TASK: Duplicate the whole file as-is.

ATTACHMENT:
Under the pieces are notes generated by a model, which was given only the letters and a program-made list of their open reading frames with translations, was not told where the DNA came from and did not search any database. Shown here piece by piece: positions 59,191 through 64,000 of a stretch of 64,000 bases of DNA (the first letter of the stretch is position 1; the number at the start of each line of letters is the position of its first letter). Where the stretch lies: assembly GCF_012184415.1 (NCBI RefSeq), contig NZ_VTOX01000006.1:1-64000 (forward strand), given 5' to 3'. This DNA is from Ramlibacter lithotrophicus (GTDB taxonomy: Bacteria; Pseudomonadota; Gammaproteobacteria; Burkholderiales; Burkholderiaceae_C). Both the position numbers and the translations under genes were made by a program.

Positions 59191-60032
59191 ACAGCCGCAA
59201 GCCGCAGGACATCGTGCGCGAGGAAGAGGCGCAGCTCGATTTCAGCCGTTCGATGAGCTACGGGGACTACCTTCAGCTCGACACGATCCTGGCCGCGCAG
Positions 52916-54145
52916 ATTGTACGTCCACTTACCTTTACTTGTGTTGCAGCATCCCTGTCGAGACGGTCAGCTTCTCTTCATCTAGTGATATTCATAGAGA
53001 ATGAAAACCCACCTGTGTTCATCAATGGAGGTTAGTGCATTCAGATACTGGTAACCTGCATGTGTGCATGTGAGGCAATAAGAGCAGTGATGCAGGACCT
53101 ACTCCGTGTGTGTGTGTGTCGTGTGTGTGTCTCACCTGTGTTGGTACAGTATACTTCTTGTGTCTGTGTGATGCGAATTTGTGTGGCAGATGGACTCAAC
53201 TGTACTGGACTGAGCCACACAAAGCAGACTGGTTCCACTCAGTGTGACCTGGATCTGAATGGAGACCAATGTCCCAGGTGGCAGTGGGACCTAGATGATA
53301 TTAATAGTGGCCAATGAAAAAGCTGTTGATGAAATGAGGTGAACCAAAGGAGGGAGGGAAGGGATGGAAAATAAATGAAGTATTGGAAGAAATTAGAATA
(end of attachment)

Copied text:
Under the pieces are notes generated by a model, which was given only the letters and a program-made list of their open reading frames with translations, was not told where the DNA came from and did not search any database. Shown here piece by piece: positions 59,191 through 64,000 of a stretch of 64,000 bases of DNA (the first letter of the stretch is position 1; the number at the start of each line of letters is the position of its first letter). Where the stretch lies: assembly GCF_012184415.1 (NCBI RefSeq), contig NZ_VTOX01000006.1:1-64000 (forward strand), given 5' to 3'. This DNA is from Ramlibacter lithotrophicus (GTDB taxonomy: Bacteria; Pseudomonadota; Gammaproteobacteria; Burkholderiales; Burkholderiaceae_C). Both the position numbers and the translations under genes were made by a program.

Positions 59191-60032
59191 ACAGCCGCAA
59201 GCCGCAGGACATCGTGCGCGAGGAAGAGGCGCAGCTCGATTTCAGCCGTTCGATGAGCTACGGGGACTACCTTCAGCTCGACACGATCCTGGCCGCGCAG
Positions 52916-54145
52916 ATTGTACGTCCACTTACCTTTACTTGTGTTGCAGCATCCCTGTCGAGACGGTCAGCTTCTCTTCATCTAGTGATATTCATAGAGA
53001 ATGAAAACCCACCTGTGTTCATCAATGGAGGTTAGTGCATTCAGATACTGGTAACCTGCATGTGTGCATGTGAGGCAATAAGAGCAGTGATGCAGGACCT
53101 ACTCCGTGTGTGTGTGTGTCGTGTGTGTGTCTCACCTGTGTTGGTACAGTATACTTCTTGTGTCTGTGTGATGCGAATTTGTGTGGCAGATGGACTCAAC
53201 TGTACTGGACTGAGCCACACAAAGCAGACTGGTTCCACTCAGTGTGACCTGGATCTGAATGGAGACCAATGTCCCAGGTGGCAGTGGGACCTAGATGATA
53301 TTAATAGTGGCCAATGAAAAAGCTGTTGATGAAATGAGGTGAACCAAAGGAGGGAGGGAAGGGATGGAAAATAAATGAAGTATTGGAAGAAATTAGAATA